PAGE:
Tuesday, 1 July 2008

Harvest for the world

Spent quite an interesting two-and-a-half hours in the Chamber yesterday for the Food Security debate. Made a couple of interventions: the first I don't think I put very well, but at least the pont was made; that why, when we can grow apples in this country, do we import them from New Zealand, with all the environmental costs that incurs (not to mention the financial costs - which I didn't). I was roundly rebuked for this later by the Tory MP, David Curry, who said that we'd built this country on trade and if we didn't buy their apples, they wouldn't buy our whiskey. But where does it stop? Do we just carry on with an endless cycle of goods being unnecessarily transported halfway round the world? The Secretary of State's response was along the lines of people being able to exercise free choice. In other words, don't buy New Zealand apples if you're bothered about food miles.

My second intervention - on the Lib Dem frontbencher who is, I gather, a hill farmer in Wales - was to reiterate the 7kg of grain = 1 kg of beef point, as no-one else seemed willing to mention increased meat and dairy consumption as a factor affecting food security. I was somewhat chilled by his response. To quote: "The ruminants do not have a good conversion factor in converting corn and soya into meat, but species such as pigs and chickens are relatively efficient." This reminds me of the recent article in the Observer, which said that chickens are referred to as 'units' on intensive farms. They make it sound as if animals are machines, where you input feed at one end and meat is produced at the other.

For those who say that there's little difference between political parties these days, it's worth reading the debate. Although the Tories had called for a debate on food security, it should really have been entitled "Protecting the livelihood of British farmers". (Which included most of them, it seemed). Hilary Benn's response, by way of contrast, scanned the global horizon, talked about developing countries, and put things into their rightful international context.

Of the Tories, Michael Jack, chair of the DEFRA select committee, actually made quite a thoughtful and well-argued contribution, which he only slightly spoilt by admitting that he talks to slugs and snails in his garden. (He tells them to go away, and they ignore him). He also talked about a field of leeks that had "effectively melted" after being hit by a severe cold spell. I'm no horticulturalist, but even I know that leeks don't melt. Not even if you put them in a wok.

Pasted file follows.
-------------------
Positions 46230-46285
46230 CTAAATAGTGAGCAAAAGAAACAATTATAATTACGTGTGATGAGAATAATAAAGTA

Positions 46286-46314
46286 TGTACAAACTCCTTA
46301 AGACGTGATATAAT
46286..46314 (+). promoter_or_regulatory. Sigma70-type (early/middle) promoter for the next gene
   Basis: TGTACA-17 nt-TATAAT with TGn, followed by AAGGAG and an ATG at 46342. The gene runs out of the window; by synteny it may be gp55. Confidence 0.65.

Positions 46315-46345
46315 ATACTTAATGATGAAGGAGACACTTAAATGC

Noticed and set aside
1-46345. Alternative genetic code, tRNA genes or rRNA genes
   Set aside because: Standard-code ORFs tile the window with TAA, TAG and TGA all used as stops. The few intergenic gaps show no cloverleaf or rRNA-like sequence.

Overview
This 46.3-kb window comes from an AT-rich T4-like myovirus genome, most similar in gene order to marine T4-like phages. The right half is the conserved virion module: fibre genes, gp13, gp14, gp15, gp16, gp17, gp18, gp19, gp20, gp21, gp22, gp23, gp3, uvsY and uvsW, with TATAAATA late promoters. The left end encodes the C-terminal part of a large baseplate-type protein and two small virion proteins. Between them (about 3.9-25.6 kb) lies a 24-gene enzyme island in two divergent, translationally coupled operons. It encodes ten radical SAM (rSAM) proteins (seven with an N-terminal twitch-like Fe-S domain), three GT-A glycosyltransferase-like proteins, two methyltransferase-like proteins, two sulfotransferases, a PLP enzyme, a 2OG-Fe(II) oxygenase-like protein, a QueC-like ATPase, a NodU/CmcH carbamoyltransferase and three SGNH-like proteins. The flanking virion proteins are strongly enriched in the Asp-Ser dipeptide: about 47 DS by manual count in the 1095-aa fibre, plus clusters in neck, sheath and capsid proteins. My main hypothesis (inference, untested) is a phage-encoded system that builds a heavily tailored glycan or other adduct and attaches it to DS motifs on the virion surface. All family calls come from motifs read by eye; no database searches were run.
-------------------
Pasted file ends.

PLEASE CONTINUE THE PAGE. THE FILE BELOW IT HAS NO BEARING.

Disappointingly the Lib Dem chair of the APPG for Cheese made no mention of cheese in his intervention. The chair of the APPG for Dairy Farmers (aka that really, really tall bloke with the Polish name) blamed global insecurity of food supplies on badgers spreading bovine TB; the sooner we cull them the better. One farmer in his constituency is particularly suffering. (See earlier point re the importance of having an international perspective on this issue).

The Labour MP Ian Gibson spoke about "the Haber-Bosch process of making ammonia from gaseous nitrogen and hydrogen". He also told us that "In Norwich, we have groups working on the prospect of transferring to other crop plants, such as wheat, the genetic capacity of legumes, which fix their own nitrogen through associated bacteria" and that "radiant energy for photosynthesis is all about latitude. We cannot do too much about that, but through molecular genetics it is possible to make photosynthesis more efficient and therefore fix more carbon for growth". Couldn't have put it better myself. As the Tory frontbencher quipped at the end, he should probably do a Powerpoint presentation next time.

Parliament's only UKIP MP made us laugh by inadvertently referring to CAP as the 'Common Agricultural Problem', and a Tory got very indignant about the fact that smoked bacon doesn't even have to be smoked anymore; it's all chemicals these days! And another Tory complained that only 13% of the lamb fed to our very own armed forces was British. (So presumably he doesn't buy into his colleague's argument about having to buy lamb from NZ so they buy our whiskey?)

All in all, quite a fun way to spend a few hours.

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